Rebecca Wood
Rebecca Wood
Be Nourished

Healing with Food Newsletter

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Self Test for Hypoglycemia

Here's a quick Self Test to see if you're overeating carbohydrates. Look between the inner corner of each eye and the bridge of your nose. What is your skin color in those two areas? If it is blue or violet, rather than the color of the rest of your face, this indicates hypoglycemia and corresponding swings of your mental, physical and emotional energy.

Over 90% of my clients are blue in these two spots (often, one side will be darker than the other) because they are consuming more carbohydrates (sweeteners, fruits and grain products) than is healthful. Note: skipping meals and/or eating too many raw and cold foods also contribute to blood sugar dysbiosis.

Erratic blood sugar is a precursor to diabetes. To reduce the blue and, more importantly, to help stabilize your blood sugar and support your overall health eat a balanced diet with adequate protein, quality fat and unrefined carbohydrates. Favor easy to digest, cooked foods.

Your blue spots won't disappear overnight (which makes sense when you consider that it took multiple dietary indiscretions to develop this condition). But, please be diligent and within two weeks of a balanced diet, your spots will diminish and your emotional, mental and physical energy will become more stable. Keep it up and, in most cases, your skin color will return to normal.

Now that you've checked yourself, look at your family, friends and the clerk at the store. Most people have bluish skin at the inner corner of their eyes. When you find someone with normal colored skin, ask her about her diet. You'll find that she eats regular, nutritionally balanced meals, avoids refined foods and rarely eats sweets.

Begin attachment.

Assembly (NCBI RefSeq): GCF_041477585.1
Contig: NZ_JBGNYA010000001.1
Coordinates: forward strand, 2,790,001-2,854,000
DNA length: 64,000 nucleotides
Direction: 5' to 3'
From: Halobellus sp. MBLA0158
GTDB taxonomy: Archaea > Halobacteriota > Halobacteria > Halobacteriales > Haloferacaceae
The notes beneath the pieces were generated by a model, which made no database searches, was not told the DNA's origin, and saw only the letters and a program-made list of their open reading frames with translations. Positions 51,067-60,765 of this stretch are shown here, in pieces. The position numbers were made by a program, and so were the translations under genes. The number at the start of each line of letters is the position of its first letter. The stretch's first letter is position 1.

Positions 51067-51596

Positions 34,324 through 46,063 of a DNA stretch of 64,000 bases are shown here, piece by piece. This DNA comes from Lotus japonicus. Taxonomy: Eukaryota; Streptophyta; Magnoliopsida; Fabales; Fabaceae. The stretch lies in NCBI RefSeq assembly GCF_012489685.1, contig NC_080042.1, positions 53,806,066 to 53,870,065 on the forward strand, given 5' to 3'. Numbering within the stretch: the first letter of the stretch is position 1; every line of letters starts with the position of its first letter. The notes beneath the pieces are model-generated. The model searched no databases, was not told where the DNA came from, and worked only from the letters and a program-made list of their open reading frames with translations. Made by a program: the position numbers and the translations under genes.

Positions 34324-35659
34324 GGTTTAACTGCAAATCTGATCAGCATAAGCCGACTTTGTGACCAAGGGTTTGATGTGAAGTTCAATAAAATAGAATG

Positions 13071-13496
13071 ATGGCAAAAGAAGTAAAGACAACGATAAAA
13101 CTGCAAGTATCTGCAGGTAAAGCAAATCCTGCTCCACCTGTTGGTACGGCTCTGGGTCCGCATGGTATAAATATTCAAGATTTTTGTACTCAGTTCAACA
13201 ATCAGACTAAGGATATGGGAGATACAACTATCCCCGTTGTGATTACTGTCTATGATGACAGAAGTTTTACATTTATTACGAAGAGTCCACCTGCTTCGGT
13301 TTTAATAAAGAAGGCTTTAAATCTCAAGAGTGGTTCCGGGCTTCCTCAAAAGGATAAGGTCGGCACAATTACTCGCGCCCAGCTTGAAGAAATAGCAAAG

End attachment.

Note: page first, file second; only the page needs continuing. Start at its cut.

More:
Next, look at the Mona Lisa or any oil portrait prior to the mid-1900s. No blue spots. What's to blame? Our increased consumption of carbohydrates in the form of refined grain products, sweeteners, sweetened beverages and excessive fruits and juices.

Tragically, you'll see some babies have blood sugar irregularities (due, from my observations, to the excess carbohydrates in their diet or, when in utero, from their mother's diet). When severe, you'll see a blue line extending from the blue spots next to the baby's eyes up over the bridge of his nose. Due to his digestive challenges, excess mucus forms causing him to suffer from frequent colds and sinus and ear infections.

How to chase away these blues?  The answer is found 5 paragraphs above as well as in my eBook, The Face Diet.

Note: this information comes from Oriental Facial Diagnosis, an art I've been practicing since 1970. I offer it to inform, not prescribe. For your health concerns, seek the advise of a qualified health professional.

May you be well nourished!

Rebecca Wood